Here's an update on the development of the civil society Hub for London, and some fresh ideas triggered by a visit to the RSA to hear Geoff Mulgan, NESTA chief executive, talk about his new book Big Mind.
The book is sub-titled "how collective intelligence can change the world" and there's a section on combining human and computer-based data and intelligence to help cities think better. We need some of that in London. More later on how and why.
Last month I reported on the game that we ran at London Metropolitan University to simulate how new arrangements might work to support citizens, community groups, charities - and anyone else aiming to do some social good.
The briefing document for the event explains how, after 107 years, London has lost the organisation supporting civil society groups, and how London Funders and others are planning a replacement resource Hub. At the same time City Hall is developing its own civil society strategy.
Over the past year a group of us have been pressing for more thinking about how to build networks to complement the Hub, and the use of digital technology to support these. Our Networked City exploration is documented here.
While acting as friendly critics, we've also put forward a lot of constructive suggestions, and I was glad to be invited on to the advisory group. The group has met a couple of times, and agreed that the main functions for the Hub should be data, networks, and voice and influence.
The group secretariat have now collated all the recommendations about the Hub, and I've been able to align these with ideas developed by Connecting Londoners and Our Way Ahead. Google doc open for comments here. It feels as if we are on the same page in our analysis.
Briefly, we are suggesting that the task is not just to design a new organisation, but also ways to build and support civil society networks at all levels, and across all sectors. That's entirely in line with the report on the Hub produced by consultant Steve Wyler.
I order to start development I suggested in a previous post that we should begin not with tools and structures, but with a group of enthusiasts and specialists who might become a Community of Practice.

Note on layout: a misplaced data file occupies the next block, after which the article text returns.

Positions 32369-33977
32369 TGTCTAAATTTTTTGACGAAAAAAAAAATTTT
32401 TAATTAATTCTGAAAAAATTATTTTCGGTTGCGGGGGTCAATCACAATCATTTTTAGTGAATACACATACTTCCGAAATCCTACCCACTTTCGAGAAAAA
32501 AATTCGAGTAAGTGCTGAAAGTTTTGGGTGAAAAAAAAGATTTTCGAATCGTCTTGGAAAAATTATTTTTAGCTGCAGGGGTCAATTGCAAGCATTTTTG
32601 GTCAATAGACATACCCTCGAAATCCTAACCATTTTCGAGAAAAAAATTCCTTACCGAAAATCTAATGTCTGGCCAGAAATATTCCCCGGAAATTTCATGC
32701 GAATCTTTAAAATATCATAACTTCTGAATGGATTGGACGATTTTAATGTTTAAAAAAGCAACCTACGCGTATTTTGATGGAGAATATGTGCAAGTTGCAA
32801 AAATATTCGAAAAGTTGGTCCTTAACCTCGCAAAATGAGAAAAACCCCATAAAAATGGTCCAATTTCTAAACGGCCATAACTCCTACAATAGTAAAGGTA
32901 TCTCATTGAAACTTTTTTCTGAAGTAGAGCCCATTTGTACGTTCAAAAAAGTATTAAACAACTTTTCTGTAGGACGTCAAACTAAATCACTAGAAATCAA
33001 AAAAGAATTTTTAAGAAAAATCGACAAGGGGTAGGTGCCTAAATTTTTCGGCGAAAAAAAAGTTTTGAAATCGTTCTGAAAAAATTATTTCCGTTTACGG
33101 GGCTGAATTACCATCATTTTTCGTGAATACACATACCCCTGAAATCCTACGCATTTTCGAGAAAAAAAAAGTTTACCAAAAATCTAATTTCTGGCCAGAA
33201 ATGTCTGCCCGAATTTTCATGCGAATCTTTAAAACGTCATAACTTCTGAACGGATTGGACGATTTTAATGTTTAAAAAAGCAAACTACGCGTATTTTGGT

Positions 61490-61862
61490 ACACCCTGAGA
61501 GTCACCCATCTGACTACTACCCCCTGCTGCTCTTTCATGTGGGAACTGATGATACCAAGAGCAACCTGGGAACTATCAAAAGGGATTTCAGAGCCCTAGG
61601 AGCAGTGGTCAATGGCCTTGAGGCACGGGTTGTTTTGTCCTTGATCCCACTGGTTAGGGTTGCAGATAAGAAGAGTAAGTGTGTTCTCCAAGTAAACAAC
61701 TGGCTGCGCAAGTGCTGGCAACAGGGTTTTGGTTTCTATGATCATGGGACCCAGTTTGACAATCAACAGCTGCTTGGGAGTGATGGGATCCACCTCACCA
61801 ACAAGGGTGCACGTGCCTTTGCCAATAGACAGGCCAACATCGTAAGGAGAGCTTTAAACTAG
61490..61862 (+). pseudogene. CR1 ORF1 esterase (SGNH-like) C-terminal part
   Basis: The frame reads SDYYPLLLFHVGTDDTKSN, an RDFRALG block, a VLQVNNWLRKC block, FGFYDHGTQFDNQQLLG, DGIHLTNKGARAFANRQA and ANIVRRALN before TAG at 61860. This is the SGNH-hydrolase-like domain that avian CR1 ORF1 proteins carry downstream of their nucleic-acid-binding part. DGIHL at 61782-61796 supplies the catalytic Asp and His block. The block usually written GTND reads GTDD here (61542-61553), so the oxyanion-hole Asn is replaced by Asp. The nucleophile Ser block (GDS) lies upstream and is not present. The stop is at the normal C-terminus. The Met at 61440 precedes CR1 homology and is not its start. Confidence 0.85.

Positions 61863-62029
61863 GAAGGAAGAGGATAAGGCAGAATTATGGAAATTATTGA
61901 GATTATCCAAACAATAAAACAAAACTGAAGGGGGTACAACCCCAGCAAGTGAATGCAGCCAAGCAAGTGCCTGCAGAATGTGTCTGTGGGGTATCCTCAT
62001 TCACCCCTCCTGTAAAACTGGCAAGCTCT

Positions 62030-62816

We should start to demonstrate network mapping, network communications, outline a guide to networks, and experiment with different forms of organising through simulations.
This would inform decisions on staffing for the Hub, and how it would operate. Geoff Mulgan explained that sort of process much better in his talk, saying we may start on a route with one way of thinking, discover barriers, rethink our categories and models, and then rethink how to think. He calls this the three loops of collective intelligence.
At the moment much of the thinking about the Hub is in the first loop, focussed on an organisational model. We need to find a way to get to the third loop of network and systems thinking before embedding an old model in a Hub charitable company. I trailed some ideas on that last June.
In one section of the book Geoff writes about applying ideas of collective intelligence to cities, and reports on work he did in shaping development of the London Collaborative that brought together three tiers of government and other interests. It ended with a change of Mayor. Boris Johnson didn't get it.
With that notion in mind, and a brief but encouraging conversation with Geoff at the book signing, I bumped into a couple of highly knowledgable RSA Fellows in the bar: David Wood, and David Gurteen.
Developing a future scenario was one recommendation from Steve Wyler that hasn't been taken up, and should be.
David Gurteen is a knowledge management specialist who can do all the tech stuff - but focusses on human conversations as the main way that we can cooperate and learn. He ran a conversation cafe for us last year. More here on David's cafes.
At the RSA I also met by chance Cassie Robinson, from doteveryone. Cassie's blog posts on Medium, like this one on Platforms as networks of assets, have aided my thinking about networks and platforms for London.
Taking these chance encounters together with Geoff's talk - and the insights added by our host RSA chief executive Matthew Taylor - made me think that a Community of Practice is not perhaps what's needed. More of a mini-London Collaborative, or modest Think and Do tank, drawing on a range of inputs.
We should definitely invite Beth Kanter, an old and valued acquaintance who wrote yesterday in The Guardian about Digital technology as a force for social good. We exchanged tweets and Beth liked my earlier blog post.
So where next, after a day of such a excellent connections and ideas?
I wonder whether it would be possible to interest Geoff and/or Matthew in collective intelligence and network thinking for London's future.
I'm an RSA Fellow - as are five other people involved in Connecting Londoners and Our Way Ahead. I've referenced RSA work extensively on this blog, and also that of NESTA. They are currently running a Connected Communities Fund.
So far most of our work over the past year has been self-funded. We need resources - but also ways to connect our work on the practical challenges facing London communities with the work of think tanks like RSA and NESTA.
Talking about this to David Gurteen, he remarked that often innovation in systems comes from the edge. Unfortunately it can be lonely out there. I hope we can now gather some more friends.